Tesco is the first company to take this challenge on, because of investor pressure. To further this success, we support the recommendation in the National Food Strategy to mandate big food companies to report on the source of their sales. Creating a standardised metric, and forcing disclosure against this, will create a level playing field. Within this, companies can create environments that are good for both health and business.

The school food market has some similar competing incentives. This leads to food on pupil plates often falling below School Food Standards regulation. When we researched this in our London boroughs, we saw that innovative practice by schools and school food caterers to deliver nutritious school food was happening despite, not thanks to, the complex procurement structures around them. Therefore, we support the National Food Strategy recommendation to strengthen public procurement rules, to drive focus towards nutritional quality.

Recommendations in the National Food Strategy


The full cost of implementing all recommendations


The estimated gains each year from implementing a sugar and salt tax


The proposed long-term economic benefit of implementing the strategy

Reducing diet-related inequality

We need policies like this that tackle the root causes of dietary inequalities. Initiatives that assume people are low on money, time, and headspace – thereby demanding the least additional efforts from people as possible – are the only ones with any evidence of working at scale to change diets, whilst also reducing inequalities. Government health interventions tend to ignore these real-world and commercial aspects – either through an overemphasis on individual education and weight management support or by viewing commercial markets as something in opposition to public health intervention.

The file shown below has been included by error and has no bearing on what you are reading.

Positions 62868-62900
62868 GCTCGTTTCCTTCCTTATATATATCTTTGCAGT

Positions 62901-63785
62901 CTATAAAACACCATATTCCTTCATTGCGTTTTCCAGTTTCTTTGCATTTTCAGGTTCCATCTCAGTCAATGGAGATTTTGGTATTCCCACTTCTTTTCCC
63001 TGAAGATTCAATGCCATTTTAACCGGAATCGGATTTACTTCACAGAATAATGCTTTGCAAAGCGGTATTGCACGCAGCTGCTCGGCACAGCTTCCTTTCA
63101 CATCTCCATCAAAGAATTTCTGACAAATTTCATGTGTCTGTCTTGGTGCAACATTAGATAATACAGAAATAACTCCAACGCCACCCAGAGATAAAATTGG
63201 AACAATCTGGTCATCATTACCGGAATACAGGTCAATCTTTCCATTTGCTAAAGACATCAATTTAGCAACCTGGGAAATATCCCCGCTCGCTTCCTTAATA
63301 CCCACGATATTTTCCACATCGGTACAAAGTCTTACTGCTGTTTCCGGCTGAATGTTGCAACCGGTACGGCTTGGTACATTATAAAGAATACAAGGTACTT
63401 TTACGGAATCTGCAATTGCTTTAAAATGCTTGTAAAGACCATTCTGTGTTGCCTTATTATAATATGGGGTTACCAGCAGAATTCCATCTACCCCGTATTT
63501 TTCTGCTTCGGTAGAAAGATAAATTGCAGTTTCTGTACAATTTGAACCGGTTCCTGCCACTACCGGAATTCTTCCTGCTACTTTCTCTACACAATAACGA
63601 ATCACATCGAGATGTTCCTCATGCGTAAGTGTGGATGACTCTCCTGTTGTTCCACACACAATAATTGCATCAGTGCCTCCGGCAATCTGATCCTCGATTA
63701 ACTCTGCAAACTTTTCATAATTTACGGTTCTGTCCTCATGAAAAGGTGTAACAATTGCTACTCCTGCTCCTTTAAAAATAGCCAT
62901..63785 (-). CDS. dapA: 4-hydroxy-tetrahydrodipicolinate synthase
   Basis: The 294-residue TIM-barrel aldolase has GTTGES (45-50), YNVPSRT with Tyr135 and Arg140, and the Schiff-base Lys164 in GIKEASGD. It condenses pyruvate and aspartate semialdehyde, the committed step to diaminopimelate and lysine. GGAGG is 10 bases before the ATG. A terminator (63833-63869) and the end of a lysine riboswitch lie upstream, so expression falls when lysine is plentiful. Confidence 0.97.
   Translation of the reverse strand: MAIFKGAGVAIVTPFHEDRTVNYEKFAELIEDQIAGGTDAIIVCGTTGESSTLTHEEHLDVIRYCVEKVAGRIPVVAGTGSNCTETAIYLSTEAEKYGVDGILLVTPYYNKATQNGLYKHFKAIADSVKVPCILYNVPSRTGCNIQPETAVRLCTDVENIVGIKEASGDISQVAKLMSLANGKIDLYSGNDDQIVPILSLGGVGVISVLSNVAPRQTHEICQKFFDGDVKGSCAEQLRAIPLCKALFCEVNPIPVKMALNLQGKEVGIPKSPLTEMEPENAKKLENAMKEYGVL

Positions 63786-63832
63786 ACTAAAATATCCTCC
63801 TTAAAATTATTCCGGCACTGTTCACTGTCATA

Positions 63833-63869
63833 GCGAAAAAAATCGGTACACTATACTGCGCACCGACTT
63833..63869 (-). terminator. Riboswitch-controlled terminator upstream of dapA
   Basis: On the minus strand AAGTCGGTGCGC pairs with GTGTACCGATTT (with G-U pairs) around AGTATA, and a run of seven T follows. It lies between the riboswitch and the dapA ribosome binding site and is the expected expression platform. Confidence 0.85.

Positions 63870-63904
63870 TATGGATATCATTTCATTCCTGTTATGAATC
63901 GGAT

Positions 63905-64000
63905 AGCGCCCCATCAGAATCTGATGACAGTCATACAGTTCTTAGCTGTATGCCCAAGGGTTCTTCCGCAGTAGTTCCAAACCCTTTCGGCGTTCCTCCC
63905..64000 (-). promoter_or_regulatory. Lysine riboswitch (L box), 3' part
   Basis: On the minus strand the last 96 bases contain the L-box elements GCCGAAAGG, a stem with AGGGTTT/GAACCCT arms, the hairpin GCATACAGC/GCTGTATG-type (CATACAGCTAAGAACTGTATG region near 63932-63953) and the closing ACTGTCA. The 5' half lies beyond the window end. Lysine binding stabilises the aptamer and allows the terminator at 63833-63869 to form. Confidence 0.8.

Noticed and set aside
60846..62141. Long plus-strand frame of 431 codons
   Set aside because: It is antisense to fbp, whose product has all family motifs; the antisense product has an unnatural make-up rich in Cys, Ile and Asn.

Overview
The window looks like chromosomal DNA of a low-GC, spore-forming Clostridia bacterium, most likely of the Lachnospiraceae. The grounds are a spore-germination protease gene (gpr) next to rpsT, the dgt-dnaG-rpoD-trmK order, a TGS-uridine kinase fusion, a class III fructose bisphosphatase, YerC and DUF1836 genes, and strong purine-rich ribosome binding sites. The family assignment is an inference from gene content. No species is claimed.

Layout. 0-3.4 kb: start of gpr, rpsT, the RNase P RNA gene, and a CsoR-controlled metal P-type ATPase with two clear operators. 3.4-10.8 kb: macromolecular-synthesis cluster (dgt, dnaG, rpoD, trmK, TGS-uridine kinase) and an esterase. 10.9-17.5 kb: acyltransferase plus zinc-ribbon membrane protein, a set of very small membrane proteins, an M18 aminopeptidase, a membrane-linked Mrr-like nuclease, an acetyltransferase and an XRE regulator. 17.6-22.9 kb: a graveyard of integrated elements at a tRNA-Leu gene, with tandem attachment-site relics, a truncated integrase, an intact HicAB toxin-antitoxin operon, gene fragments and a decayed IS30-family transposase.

Complementary food subsidy policy adds to the focus on tackling obesity as an issue of inequality. We have spoken before about how effective food subsidy policy needs to have an eye on both accessibility and quality. The National Food Strategy points to this in their recommendations to extend eligibility to Healthy Start and Free School Meals. We would go further and apply the same principle of scale as the industry recommendations.

Universal provision is the easiest way to reach those in need and allow food subsidy programmes to focus on nutritional quality rather than complex and costly administration. More broadly, government can take lessons from the charity sector in innovative and user-focused delivery. For example, the Rose Vouchers scheme achieves the aims of Healthy Start, with higher take-up and additional benefits to local economies through its placement in local food markets.

What’s next

Today, as part of Guy’s & St Thomas’ Foundation, we are calling on the government to demonstrate clear leadership. We also want to see ambition in its response to National Food Strategy. The focus should be on creating a food system that promotes health and wellbeing for the entire population.

Looking ahead to the next 6 months we stand ready to support the Government in shaping its response based on our experience and evidence of what works well for companies, investors, schools, and citizens.